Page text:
The estimator talent pool has never been more impressive. While this is good news for the continued progress of the construction industry, it does raise the issue of market saturation. Given mounting talent options, how do you qualify a great fabrication estimator? How do you identify the traits that will lead to cost-effective, quick estimation work?
According to the Bureau of Labor Statistics, cost estimator jobs are set to increase by 11 percent in the next decade — faster than most other occupations. In light of this accelerating growth, it’s more important than ever to recognize the qualities of a great estimator and the similarities that exist among the best of the best.
Effective project estimation is much more than mere number crunching — a mixture of the right technology and a little strategic planning is just as integral to project success. The project buck starts (and stops) with estimators, so make sure to look out for these key fabrication estimate elements.
When is estimation most effective?
Despite the infinite variability of project needs, effective estimation comes down to two factors:
Balance — Estimation is all about balancing speed and accuracy. These factors are two sides of the same coin: who doesn’t want to reduce time commitment without sacrificing delivery quality? Estimators that are able to strike a balance are most likely to uncover project savings while still satisfying customer needs.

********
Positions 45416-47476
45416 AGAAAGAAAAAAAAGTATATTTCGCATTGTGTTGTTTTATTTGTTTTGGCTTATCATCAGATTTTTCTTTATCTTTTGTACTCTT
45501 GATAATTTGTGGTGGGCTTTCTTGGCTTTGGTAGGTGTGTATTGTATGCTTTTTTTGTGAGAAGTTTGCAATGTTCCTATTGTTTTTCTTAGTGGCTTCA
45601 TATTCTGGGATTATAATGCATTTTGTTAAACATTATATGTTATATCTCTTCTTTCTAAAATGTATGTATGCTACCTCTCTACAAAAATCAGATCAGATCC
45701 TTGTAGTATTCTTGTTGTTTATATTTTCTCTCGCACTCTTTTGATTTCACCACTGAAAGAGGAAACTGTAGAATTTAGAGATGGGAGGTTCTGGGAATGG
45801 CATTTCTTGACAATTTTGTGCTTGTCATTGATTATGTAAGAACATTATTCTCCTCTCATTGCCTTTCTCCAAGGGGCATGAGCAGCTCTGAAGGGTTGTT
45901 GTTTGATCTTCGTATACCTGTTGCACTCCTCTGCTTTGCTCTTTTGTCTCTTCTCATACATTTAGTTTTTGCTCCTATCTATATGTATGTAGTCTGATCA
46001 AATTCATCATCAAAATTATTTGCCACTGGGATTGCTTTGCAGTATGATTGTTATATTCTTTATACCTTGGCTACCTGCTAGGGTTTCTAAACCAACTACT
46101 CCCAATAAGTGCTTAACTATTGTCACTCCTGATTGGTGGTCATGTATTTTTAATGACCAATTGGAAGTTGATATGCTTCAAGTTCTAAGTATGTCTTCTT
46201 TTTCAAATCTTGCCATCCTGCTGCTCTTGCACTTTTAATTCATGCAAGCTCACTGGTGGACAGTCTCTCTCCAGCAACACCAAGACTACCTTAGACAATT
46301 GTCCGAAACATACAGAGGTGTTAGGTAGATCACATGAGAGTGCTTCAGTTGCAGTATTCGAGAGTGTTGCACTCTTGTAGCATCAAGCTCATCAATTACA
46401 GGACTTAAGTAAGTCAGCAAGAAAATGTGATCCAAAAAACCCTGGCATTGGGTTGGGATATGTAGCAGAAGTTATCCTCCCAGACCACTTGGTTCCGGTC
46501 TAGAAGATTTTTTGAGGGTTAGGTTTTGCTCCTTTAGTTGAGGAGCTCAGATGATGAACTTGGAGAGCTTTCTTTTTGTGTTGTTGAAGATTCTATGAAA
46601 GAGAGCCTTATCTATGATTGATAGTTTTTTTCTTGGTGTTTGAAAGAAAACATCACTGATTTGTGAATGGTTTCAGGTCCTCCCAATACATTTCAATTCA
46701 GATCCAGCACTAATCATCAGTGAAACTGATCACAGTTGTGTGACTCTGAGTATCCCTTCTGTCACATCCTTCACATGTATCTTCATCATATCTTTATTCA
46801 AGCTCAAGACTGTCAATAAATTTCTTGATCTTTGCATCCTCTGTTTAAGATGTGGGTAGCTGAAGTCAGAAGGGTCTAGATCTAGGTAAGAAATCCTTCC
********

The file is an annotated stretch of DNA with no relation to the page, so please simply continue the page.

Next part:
Duplicatable — Carrying over successes from previous jobs is an invaluable estimator asset. If something worked well under certain conditions, that means it will likely work again. Truth be told, effective estimation is half adaptability and half self-plagiarism. It’s a good idea to recognize productivity wins and attempt to duplicate them when possible.
Any estimator worth their steel knows that, no matter the project, the above ideals are universal. But, how can estimators actually transform these lofty goals into tangible results?
That brings us to the next most important element of effective estimation: technology. The right technology is often the defining difference between a good estimate and a great estimate.
Key estimating technology
As the project origin point, estimators have the power to affect the results of all stages of a construction project. This is a powerful position, but can be lost without the proper tech. Estimators use the following technology to uncover optimal fabrication estimates:
Project management platform — One of the greatest tools in an estimator’s toolbox is a historical record of previous project results. Estimators are able to look toward the future by looking into the past. A platform that collects estimating, detailing, fabrication, and erection data into one cohesive, optimized workflow can inform the estimation process going forward.
BIM Software — With the right BIM software, estimators can simply do their job more effectively. BIM software for fabrication estimation is an intuitive way of actualizing ideas. 3D models are an interactive source of fabrication information that can be used for CNC processing, material handling, and robotic welding, and can then be carried directly into the erection phase without requiring translation.
Automation — Many estimators have jumped on the automation bandwagon to eliminate redundant, repetitive tasks and improve day-to-day productivity. Automation technology for fabrication estimation can be used to automatically generate a Bill of Quantities and cost estimate from a 3D CAD building model.
As you can see, there is no hard-and-fast rule for effective estimation. This is a complex job full of inconsistent variables. However, one thing is for sure — estimators at the top of their field combine strategic planning with cutting-edge technological solutions. Together, these crucial elements culminate into a valuable estimating win/win: reduced project cost and streamlined fabrication workflows.